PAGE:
Lawrence Sullivan "Sul" Ross (1838-1898), soldier, statesman, and university president, was born at Bentonsport, Iowa Territory, on Sept. 27, 1838. Sul's love for action and horses involved him in his first Indian fight while he was still a boy, after his family moved to Texas. Although his early ambition was to be an Indian fighter like his father, he recognized the value of education and enrolled at Baylor University in Independence, Texas, and then at the Wesleyan University in Florence, Alabama, where he obtained his A.B. degree in 1859.
After graduating from college, Ross built an illustrious career with the U.S. Army and Texas Rangers. After leaving the Rangers, he married Elizabeth Dorothy Tinsley, daughter of a Waco planter, on May 28, 1861. After acting as state peace commissioner to various Indian tribes, he enlisted in mid-1861 in the Confederate Army as a member of the Waco company raised by his older brother, Peter F. Ross. First as Major and then as Colonel of his regiment, Ross took part in numerous western campaigns, including those of Pea Ridge, Corinth, and Vicksburg. He was promoted to Brigadier General in early 1864 and commanded the Texas Cavalry Brigade.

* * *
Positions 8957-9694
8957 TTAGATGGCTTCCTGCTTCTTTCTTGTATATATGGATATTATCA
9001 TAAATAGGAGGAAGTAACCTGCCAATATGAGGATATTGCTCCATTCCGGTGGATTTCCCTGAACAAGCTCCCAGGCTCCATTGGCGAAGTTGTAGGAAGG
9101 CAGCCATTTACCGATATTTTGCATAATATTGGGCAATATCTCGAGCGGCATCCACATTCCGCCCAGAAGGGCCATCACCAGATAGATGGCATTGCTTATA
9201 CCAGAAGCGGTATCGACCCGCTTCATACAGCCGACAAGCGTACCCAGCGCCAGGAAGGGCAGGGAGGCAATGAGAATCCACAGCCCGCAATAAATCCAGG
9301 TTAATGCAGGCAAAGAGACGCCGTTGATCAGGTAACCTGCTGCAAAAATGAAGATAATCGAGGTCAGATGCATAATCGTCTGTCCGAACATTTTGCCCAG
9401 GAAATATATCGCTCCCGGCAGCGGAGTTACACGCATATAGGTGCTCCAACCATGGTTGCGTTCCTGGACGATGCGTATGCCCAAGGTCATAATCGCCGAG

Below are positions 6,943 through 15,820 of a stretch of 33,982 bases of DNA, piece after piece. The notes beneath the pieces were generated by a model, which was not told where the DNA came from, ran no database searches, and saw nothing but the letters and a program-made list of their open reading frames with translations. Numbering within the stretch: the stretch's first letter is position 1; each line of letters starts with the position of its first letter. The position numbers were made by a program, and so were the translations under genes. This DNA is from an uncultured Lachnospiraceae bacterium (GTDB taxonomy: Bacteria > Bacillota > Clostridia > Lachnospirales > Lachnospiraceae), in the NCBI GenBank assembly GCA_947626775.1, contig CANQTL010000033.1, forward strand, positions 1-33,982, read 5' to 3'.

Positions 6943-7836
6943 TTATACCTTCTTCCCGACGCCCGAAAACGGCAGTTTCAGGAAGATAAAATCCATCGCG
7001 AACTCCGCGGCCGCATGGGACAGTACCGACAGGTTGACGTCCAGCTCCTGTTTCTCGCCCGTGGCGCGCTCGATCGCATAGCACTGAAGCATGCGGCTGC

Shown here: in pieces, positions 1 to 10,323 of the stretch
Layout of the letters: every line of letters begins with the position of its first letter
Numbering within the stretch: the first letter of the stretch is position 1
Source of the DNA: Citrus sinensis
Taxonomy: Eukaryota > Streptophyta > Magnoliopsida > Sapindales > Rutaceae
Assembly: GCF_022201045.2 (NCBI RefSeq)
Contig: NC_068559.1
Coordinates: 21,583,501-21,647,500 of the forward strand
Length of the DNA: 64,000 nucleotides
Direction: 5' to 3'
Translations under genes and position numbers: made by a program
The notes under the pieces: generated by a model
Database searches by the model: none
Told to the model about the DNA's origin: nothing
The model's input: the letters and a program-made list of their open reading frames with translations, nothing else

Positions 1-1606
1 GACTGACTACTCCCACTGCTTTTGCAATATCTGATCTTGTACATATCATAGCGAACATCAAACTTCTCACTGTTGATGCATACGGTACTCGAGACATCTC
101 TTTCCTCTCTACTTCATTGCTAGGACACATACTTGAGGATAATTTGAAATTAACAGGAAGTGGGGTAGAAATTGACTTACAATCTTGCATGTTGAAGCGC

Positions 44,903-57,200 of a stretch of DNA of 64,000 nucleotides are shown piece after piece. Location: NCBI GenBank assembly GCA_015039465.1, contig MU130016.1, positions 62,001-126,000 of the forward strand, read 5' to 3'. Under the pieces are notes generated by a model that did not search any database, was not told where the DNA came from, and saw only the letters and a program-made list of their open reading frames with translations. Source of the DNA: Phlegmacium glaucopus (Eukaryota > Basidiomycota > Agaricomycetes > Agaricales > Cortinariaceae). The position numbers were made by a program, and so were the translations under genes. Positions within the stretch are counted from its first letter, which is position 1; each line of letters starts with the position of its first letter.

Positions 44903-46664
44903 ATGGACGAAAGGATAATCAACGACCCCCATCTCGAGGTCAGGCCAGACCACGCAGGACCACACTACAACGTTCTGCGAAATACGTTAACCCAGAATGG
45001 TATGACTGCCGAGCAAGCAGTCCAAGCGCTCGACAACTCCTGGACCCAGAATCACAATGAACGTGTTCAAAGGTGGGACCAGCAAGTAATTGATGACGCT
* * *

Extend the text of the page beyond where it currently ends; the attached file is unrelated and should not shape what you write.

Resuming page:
The wartime period undermined Ross's health, and he spent the eight years of Reconstruction farming near Waco with his wife and growing family. In 1873 the citizens of McLennan County elected Ross sheriff. In his two years in office he ended a reign of terror and helped form the Sheriffs' Association of Texas. He urged needed reforms and helped write the document that governs Texas today, the Constitution of 1876.
He was elected to the state Senate in 1880, and then Governor in 1886, 1888 and 1891. During his two terms as Governor, the new Capitol was completed, the state attained new heights of industrial, agricultural, and commercial growth, and state eleemosynary and educational institutions flourished. Even more important, Ross's time in office was later considered one of exceptional good will and harmony.
When he left the statehouse, he stepped immediately into the presidency of the seriously troubled Agricultural and Mechanical College of Texas, now Texas A&M University). Under his presidency the number of students grew, many new buildings were built, and public faith in the institution returned. In 1893 he was elected commander of the Texas Division of the United Confederate Veterans, and two years later he turned down an appointment to the Railroad Commission that would have taken him away from A&M. It was a blow to the university when President Ross died suddenly at his home in College Station on Jan. 3, 1898. As an editorial written after his death stated, "It has been the lot of few men to be of such great service to Texas as Sul Ross." Sul Ross State University, in Alpine, also is named in his honor.
Judith Ann Benner, "Lawrence Sullivan Ross," in Handbook of Texas Online, accessed June 30, 2009.